Tuesday, 18 December 2012

10 Moments of 2012

Over at Dummy there's an article from me elaborating on ten significant musical moments from the last year (click here). Feat. Evian Christ, Die Antwoord, Arca, Philip Glass, Willis Earl Beal, Clams Casino, Fay, How to Dress Well and Mykki Blanco. Despite the title and some of the tweets, I wasn't intending that there would be anything definitive or superlative about these moments - if anything they're the sort of moments that might not have been covered in other, more conventional end-of-year lists.

Naturally it was a very cold time of year, and ripped off YouTube, fridge, crank, gun, fuck it none of y’all don’t rap and MYD (released later) felt like they embodied the spindly trees, the nip in the air and the exhalation of small clouds. Their hi-hats shivered periodically across a four-bar phrase, several months before less subtly employed ‘trap’ hi-hats became a cliché. It becomes easier to perceive the back and forth of Evian Christ’s wholly contrasting timbral and rhythmic units if you count along with the beat, 1 2 3 4, 2 2 3 4, 3 2 3 4, 4 2 3 4, you begin to see how well the tracks are put together, and how the mood shifts between the winding up of the rhythm and the gestural, rising and falling sadness of the harmonies.
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Both solo sections, one by Yo-Landi and one by Ninja, offered fantastic schooling in rapping to a high-speed groove, the dexterity of their prickly accents making you forget to breathe. Yo-Landi’s high voice lilts over a trance rhythm as she narrows and flares her eyes for the camera. Later, after Yo-Landi removes a cockroach from a fry-up, Ninja begins to spit over a steadily accelerating beat. The effect is so exhilarating you wonder why it doesn’t happen more often.
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If you’d have asked me back in 2009 what kind of music I hoped would be getting produced in 2012, I think I would have hoped for something pretty similar to Arca’s sound. I say this because his style is not unlike that of the psychedelic, so-called ‘wonky’ beat-makers that were beginning to flourish around that time, those who took J-Dilla’s sound and made it sloppier and stranger. Arca’s thing is stranger still, like a Caribbean Reef Octopus coming at you squirting LSD and occasionally rapping in a menacing way out of a small, beak-like orifice on its underside.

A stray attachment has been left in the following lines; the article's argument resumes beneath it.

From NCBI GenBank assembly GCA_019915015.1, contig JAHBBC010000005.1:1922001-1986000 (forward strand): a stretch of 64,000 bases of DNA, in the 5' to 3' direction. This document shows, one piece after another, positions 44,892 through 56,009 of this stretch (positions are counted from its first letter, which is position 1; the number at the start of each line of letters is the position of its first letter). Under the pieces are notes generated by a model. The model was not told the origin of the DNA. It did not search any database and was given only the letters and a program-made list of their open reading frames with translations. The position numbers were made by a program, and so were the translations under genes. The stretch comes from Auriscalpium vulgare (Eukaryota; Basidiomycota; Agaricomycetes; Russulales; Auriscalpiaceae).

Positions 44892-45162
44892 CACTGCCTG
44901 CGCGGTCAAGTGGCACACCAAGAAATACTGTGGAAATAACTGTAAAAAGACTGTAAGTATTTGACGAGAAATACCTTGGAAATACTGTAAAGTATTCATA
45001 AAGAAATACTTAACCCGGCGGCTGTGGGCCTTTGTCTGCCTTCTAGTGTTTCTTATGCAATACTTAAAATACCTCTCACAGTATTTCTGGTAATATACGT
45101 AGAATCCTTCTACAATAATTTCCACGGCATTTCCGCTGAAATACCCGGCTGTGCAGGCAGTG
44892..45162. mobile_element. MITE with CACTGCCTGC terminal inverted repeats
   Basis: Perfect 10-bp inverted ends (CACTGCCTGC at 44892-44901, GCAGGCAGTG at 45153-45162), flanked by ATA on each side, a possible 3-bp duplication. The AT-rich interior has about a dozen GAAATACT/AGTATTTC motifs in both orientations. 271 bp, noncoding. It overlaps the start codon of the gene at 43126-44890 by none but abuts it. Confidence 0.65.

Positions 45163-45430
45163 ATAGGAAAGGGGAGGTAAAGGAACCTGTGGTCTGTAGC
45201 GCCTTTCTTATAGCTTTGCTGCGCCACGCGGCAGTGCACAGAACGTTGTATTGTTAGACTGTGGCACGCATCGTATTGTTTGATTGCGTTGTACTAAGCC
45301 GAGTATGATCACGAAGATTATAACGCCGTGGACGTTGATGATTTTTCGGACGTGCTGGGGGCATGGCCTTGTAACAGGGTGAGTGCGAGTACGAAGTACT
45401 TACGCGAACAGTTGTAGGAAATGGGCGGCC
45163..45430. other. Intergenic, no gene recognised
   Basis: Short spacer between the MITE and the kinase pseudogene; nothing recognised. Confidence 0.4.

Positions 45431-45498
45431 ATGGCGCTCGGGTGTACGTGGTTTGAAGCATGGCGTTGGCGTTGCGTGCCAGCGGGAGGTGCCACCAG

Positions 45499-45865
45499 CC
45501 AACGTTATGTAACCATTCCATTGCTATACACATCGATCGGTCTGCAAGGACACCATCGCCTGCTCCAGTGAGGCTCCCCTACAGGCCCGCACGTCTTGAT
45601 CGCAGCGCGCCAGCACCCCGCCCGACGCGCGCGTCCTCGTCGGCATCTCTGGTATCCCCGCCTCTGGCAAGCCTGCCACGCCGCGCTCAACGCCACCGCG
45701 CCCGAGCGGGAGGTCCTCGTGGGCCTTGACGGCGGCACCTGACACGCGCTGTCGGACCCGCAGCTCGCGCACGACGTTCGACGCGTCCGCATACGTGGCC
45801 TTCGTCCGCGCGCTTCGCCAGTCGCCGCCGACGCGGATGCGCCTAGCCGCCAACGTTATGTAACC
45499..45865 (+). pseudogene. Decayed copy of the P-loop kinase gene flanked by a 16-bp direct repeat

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The opera was filled with fascinating and disturbing tableau – painstakingly slow trains, buses and spaceships, an enormous rising bed, a child judge presiding over a huge, grey courtroom, and an exchange of nuclear missiles complete with a control-room of frantic military personal and a striding Death-like figure in black. These last two images are what haunts E=mc2 and its opening of the door to nuclear power. But another, more basic nod to Einstein could be felt in the opera’s mind-boggling bending of time and space.
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Dressed like an electric-rhythm-and-blues hipster dustman in South Dakota circa 1958, hidden behind those wayfarers, Beal threw himself a capella down the microphone clenched in his gloved fist, elbow jutting in the air, crouching down slowly, face and arms beginning to glisten with sweat.
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Casino’s vocal elements melt completely into the mix, and are used for their envelopes, consonant sounds and overtone structures rather than anything as quaint as words or melodies. Likewise, instead of cymbals, Casino just uses a gentle, continuous and fading hissing sound to mark out the groove, and the faintest of metallic sounds, acoustically buried at the back of the mix. Then he lacquers the whole thing with a phaser or flange effect, thus putting it all behind class, or making it into the hull of some sleek vehicle of the future.
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Every element is placed by hand, just so, and Fay either suspends you over the potential for grooves in a state of rhythmic tension or she drops you into them with relish. Amazingly, though the sound-world is coherently to hand, nothing is predictable.
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If Rodriguez “isn’t as good as Dylan” as one reviewer suggested, how did he become so successful in South Africa? Were they all mistaken? Perhaps it is Dylan who is not as good as Rodriguez, and we are so aware of the cultural value projected onto Dylan, and his particular methods, that we find it difficult to see it.
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[Tom Krell] was there, way above middle C, flinching as he looked upwards with his eyes closed, not only during the songs, but in an a capella encore that was both saturated with suspense and silently participated in by an audience now brimming with the utmost warmth and understanding.
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Much attention has been paid to issues of gender and sexuality among the small crowd of new rappers to have emerged over the past couple of years (Azealia Banks, Lil B, A$AP Rocky, Le1f, Zebra Katz and Blanco) and very rightly so, but I haven’t seen much about quite how radical some of the sounds they’re spitting over are – which, indeed, is not an entirely differentiable matter. Not only does Blanco have the flow, energy and creativity (as well as the subtlety of delivery) to compete with the best, her beats and electronics come from a different planet.

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